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Yao-Yi Chiang

My research interests lie at the intersection of Computer Science and Spatial Science. I build algorithms and applications for acquiring, modeling, fusion, and visualization of spatial information. I work with a group of talented people in USC Spatial Computing.

Current Position

Assistant Professor (Research) in Spatial Sciences and Informatics

Spatial Sciences Institute,
University of Southern California

University of Southern California

Chief Scientist


Research Keywords

  • Digital Map Processing
  • Geospatial Data Integration
  • GIScience
  • Artificial Intelligence
  • Image Processing
  • Graphics Recognition
  • Pattern Recognition
  • Document Analysis and Recognition
  • Geographic Information System
  • Data Mining


Yao-Yi Chiang received his Ph.D. degree in Computer Science from the University of Southern California in 2010; his Bachelor degree in Information Management from the National Taiwan University in 2000. His general area of research is artificial intelligence and data science, with a focus on information integration and spatial data analytics. He develops computer algorithms and applications that discover, collect, fuse, and analyze data from heterogeneous sources to solve real world problems. Dr. Chiang is also an expert on digital map processing and geospatial information system (GIS). He has published a number of articles on automatic techniques for geospatial data extraction and integration.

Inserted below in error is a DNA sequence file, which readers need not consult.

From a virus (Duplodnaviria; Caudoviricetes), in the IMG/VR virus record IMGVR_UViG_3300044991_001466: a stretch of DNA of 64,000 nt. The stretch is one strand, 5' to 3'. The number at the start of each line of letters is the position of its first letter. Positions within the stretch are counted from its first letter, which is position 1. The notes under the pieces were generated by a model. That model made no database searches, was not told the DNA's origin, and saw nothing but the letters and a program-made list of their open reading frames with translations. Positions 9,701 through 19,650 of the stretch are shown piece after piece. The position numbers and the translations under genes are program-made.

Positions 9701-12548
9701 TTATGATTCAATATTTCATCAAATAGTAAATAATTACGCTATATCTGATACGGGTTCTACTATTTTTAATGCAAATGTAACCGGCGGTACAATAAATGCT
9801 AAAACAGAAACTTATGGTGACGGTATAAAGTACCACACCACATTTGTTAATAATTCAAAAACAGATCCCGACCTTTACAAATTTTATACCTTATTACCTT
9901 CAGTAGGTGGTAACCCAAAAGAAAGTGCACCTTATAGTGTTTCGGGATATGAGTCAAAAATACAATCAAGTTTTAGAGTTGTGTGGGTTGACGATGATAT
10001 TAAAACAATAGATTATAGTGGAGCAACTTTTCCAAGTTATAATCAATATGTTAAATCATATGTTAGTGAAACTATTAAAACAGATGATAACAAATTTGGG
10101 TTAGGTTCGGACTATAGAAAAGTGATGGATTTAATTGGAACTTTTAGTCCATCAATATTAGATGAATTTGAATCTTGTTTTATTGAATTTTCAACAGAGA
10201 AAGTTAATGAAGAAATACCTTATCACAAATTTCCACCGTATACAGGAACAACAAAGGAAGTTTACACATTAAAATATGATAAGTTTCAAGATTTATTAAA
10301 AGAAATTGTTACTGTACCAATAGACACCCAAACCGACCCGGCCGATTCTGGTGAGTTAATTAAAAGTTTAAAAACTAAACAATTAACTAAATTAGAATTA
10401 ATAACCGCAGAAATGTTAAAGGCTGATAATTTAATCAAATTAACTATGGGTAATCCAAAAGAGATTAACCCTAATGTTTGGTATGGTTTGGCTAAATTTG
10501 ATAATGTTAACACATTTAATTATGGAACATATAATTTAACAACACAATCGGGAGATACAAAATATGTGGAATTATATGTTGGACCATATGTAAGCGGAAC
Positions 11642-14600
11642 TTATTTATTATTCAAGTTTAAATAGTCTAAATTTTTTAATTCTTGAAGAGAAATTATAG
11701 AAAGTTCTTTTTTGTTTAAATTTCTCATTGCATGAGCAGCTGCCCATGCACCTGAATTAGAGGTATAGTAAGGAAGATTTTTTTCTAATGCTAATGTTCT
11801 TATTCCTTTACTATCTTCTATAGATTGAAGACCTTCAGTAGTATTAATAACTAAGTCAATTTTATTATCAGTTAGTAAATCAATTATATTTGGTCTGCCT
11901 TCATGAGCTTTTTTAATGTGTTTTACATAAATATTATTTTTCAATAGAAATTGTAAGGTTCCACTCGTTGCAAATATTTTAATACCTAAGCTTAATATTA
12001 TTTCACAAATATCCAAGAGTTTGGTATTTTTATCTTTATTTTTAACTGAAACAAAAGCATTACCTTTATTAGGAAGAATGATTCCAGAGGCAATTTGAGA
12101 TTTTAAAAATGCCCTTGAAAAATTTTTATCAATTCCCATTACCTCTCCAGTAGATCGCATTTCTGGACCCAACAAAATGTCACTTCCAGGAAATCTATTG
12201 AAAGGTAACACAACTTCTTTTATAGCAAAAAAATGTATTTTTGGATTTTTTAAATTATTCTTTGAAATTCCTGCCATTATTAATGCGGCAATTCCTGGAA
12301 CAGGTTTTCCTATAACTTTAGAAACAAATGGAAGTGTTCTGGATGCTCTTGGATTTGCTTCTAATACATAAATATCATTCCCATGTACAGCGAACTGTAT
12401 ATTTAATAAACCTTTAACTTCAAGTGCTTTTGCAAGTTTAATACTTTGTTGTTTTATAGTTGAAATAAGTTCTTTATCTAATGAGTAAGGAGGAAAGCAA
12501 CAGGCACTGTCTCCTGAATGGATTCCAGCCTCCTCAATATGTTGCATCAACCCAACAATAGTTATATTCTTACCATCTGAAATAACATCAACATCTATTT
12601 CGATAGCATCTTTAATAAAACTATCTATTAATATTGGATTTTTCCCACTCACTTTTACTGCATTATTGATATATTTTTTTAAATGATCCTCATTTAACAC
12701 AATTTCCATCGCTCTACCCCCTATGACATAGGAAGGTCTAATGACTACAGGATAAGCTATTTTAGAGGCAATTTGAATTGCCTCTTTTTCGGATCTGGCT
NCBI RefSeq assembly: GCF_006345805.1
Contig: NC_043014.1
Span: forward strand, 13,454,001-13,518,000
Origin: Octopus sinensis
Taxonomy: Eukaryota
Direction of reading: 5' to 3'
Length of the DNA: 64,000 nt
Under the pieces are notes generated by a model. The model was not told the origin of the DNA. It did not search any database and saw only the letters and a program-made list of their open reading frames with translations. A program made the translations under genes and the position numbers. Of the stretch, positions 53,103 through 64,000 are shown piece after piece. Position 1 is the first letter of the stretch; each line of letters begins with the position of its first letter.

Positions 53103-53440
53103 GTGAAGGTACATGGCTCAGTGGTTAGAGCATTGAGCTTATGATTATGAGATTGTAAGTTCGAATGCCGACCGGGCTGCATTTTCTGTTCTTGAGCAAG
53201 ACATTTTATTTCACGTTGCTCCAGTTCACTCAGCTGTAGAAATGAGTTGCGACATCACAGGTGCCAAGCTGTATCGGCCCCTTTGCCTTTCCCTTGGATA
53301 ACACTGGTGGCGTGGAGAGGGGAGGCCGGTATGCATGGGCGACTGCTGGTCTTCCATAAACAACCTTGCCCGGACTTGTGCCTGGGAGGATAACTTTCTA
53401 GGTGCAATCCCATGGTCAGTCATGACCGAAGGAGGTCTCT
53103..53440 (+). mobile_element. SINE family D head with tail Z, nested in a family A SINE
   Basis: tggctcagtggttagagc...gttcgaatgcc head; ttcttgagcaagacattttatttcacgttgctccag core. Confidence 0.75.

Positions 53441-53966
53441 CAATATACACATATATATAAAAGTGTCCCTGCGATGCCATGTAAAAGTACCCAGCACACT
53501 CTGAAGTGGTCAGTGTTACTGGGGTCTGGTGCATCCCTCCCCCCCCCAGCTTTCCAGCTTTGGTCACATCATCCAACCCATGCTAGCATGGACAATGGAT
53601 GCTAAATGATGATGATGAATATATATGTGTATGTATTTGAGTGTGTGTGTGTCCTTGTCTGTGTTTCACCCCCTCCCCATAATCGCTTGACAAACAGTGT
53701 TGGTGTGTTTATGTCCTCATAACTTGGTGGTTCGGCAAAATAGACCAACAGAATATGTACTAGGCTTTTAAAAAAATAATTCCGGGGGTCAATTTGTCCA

Prior to USC, Dr. Chiang worked as a research scientist for Geosemble Technologies and Fetch Technologies in California. Geosemble Technologies was founded based on a patent on geospatial data fusion techniques, and he was a co-inventor. Geosemble Technologies was acquired by TerraGo and Fetch Technologies was acquired by Connotate, both in 2012.


2005 - Present

Journal Articles
Peer-Reviewed Conference/Workshop Articles

Publication Word Cloud & Venues

Word cloud from my publication

Let's meet at conferences

I am a regular attendee of the ACM SIGSPATIAL International Conference on Advances in Geographic Information Systems (ACM GIS), International Conference on Geographic Information Science (GIScience), International Conference on Document Analysis and Recognition (ICDAR), IAPR International Workshop on Graphics RECognition (GREC), and International Conference on Pattern Recognition (ICPR).

Publication frequency by venues

Others 24%

PhD Dissertation


Yao-Yi Chiang, Ph.D. Dissertation, University of Southern California, Sept. 2010 PDF


Raster maps offer a great deal of geospatial information and are easily accessible compared to other geospatial data. However, harvesting geographic features locked in heterogeneous raster maps to obtain the geospatial information is challenging. This is because of the varying image quality of raster maps (e.g., scanned maps with poor image quality and computer-generated maps with good image quality), the overlapping geographic features in maps, and the typical lack of metadata (e.g., map geocoordinates, map source, and original vector data).

Previous work on map processing is typically limited to a specific type of map and often relies on intensive manual work. In contrast, this thesis investigates a general approach that does not rely on any prior knowledge and requires minimal user effort to process heterogeneous raster maps. This approach includes automatic and supervised techniques to process raster maps for separating individual layers of geographic features from the maps and recognizing geographic features in the separated layers (i.e., detecting road intersections, generating and vectorizing road geometry, and recognizing text labels).